Feeds

Jaguar to open new car-making factory in Blighty (virtually)

Britain still makes stuff, it's just not real any more...

Boost IT visibility and business value

Jaguar Land Rover has promised to return car manufacturing to Britain, although it will only be simulating cars rather than building them.

It has announced plans to plough £10m into developing simulation technology which will allow designers to mimic the process of building and testing a car.

The programme is a collaboration between the Engineering and Physical Sciences Research Council (EPSRC) and four leading UK universities.

Although it might seem more profitable simply to build a car and then flog it, Jaguar Rover hopes to sell its tech to other car firms around the world.

The plan is part of a 20-year scheme to try to position Britain as one of the world's leading manufacturers of simulations. In the future, the Tata-owned car firm hopes to use sophisticated graphics and even artificial smells to give their simulations a whiff of reality.

Bob Joyce, Jaguar Land Rover engineering director, said: "We want to make advances in the simulated driver and passenger experience, including more realistic imagery, sounds and even smells. These projects will help us analyse increasingly complex cars at whole vehicle, system and component levels, as well as enhancing the high performance computers that industry will use in the future to mine increasing amounts of more complex data.

“Jaguar Land Rover believes the UK needs to be globally competitive in industrial innovation. Collaboration between Jaguar Land Rover and academia to develop new automotive applications will give the UK an opportunity to take a lead in virtual simulation technology.”

Vince Cable, the Lib Dem MP and Business Secretary, said he was delighted about the virtual car-making scheme.

“With world-class universities and cutting edge companies like Jaguar Land Rover, the UK is well-placed to be at the forefront of driving innovation and developing new technology," he said. "This investment will support the government’s industrial strategy by boosting the UK’s manufacturing capability and helping to keep us globally competitive.” ®

Boost IT visibility and business value

More from The Register

next story
Just TWO climate committee MPs contradict IPCC: The two with SCIENCE degrees
'Greenhouse effect is real, but as for the rest of it ...'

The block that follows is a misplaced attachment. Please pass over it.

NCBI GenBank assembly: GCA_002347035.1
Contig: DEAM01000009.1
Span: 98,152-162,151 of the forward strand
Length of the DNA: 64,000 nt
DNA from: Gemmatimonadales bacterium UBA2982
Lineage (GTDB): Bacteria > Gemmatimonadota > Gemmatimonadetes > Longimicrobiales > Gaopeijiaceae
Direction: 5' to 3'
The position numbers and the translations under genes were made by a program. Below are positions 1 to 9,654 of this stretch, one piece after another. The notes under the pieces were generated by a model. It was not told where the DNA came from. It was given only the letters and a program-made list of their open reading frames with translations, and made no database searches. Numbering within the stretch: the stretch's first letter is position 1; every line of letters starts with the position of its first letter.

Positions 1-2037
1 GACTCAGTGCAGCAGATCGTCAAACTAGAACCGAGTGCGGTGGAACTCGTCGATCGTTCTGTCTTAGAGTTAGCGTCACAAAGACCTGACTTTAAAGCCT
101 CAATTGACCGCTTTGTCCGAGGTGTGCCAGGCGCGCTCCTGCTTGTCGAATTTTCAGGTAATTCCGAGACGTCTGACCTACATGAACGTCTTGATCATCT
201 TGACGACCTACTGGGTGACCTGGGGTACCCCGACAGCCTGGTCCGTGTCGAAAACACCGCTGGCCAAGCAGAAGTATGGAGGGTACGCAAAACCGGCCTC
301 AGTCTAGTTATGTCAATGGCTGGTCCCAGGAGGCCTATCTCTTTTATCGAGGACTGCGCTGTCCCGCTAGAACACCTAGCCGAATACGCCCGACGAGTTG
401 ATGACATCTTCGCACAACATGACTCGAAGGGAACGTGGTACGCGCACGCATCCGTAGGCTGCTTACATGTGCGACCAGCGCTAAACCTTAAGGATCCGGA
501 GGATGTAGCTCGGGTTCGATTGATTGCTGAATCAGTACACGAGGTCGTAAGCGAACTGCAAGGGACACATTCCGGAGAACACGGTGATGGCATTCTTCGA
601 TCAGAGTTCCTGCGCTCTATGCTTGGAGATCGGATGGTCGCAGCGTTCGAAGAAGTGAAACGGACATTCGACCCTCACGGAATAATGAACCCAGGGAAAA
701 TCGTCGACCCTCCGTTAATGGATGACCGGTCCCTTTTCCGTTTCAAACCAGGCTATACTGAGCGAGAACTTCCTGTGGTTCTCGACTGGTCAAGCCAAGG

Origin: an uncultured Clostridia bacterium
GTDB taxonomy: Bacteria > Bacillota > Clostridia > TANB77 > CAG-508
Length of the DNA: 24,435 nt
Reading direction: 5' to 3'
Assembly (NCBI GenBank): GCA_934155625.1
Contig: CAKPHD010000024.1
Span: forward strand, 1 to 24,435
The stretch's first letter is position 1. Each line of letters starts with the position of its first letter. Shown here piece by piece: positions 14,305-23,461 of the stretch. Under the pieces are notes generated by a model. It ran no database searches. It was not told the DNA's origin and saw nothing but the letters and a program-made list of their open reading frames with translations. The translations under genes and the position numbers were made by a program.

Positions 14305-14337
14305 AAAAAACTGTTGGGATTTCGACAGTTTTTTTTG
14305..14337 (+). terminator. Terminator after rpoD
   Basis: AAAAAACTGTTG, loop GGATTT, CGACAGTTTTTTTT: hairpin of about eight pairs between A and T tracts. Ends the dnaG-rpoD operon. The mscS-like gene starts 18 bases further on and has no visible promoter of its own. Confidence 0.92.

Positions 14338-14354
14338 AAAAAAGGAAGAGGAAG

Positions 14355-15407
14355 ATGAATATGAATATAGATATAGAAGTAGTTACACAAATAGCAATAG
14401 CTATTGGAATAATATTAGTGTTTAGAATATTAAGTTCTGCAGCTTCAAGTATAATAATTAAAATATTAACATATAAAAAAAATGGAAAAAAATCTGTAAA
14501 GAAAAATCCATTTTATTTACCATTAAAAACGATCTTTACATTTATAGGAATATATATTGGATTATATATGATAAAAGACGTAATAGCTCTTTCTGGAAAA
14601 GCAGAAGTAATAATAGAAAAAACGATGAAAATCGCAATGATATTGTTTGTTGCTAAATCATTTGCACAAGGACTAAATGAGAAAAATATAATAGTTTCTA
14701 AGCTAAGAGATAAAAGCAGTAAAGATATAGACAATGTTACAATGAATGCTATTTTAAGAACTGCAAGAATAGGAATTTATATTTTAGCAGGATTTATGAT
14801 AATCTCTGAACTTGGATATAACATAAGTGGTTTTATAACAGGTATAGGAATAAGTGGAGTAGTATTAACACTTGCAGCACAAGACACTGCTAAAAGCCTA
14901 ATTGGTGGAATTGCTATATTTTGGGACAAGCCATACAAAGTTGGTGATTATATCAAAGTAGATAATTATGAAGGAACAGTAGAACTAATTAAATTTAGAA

BEST BATTERY EVER: All lithium, all the time, plus a dash of carbon nano-stuff
We have found the Holy Grail (of batteries) - boffins
Asteroid's DINO KILLING SPREE just bad luck – boffins
Sauricide WASN'T inevitable, reckon scientists
Flamewars in SPAAACE: cooler fires hint at energy efficiency
Experiment aboard ISS shows we should all chill out for cleaner engines
The Sun took a day off last week and made NO sunspots
Someone needs to get that lazy star cooking again before things get cold around here
Boffins discuss AI space program at hush-hush IARPA confab
IBM, MIT, plenty of others invited to fill Uncle Sam's spy toolchest, but where's Google?
Famous 'Dish' radio telescope to be emptied in budget crisis: CSIRO
Radio astronomy suffering to protect Square Kilometre Array
prev story

Whitepapers

Implementing global e-invoicing with guaranteed legal certainty
Explaining the role local tax compliance plays in successful supply chain management and e-business and how leading global brands are addressing this.
The Essential Guide to IT Transformation
ServiceNow discusses three IT transformations that can help CIO's automate IT services to transform IT and the enterprise.
Consolidation: The Foundation for IT Business Transformation
In this whitepaper learn how effective consolidation of IT and business resources can enable multiple, meaningful business benefits.
How modern custom applications can spur business growth
Learn how to create, deploy and manage custom applications without consuming or expanding the need for scarce, expensive IT resources.
Build a business case: developing custom apps
Learn how to maximize the value of custom applications by accelerating and simplifying their development.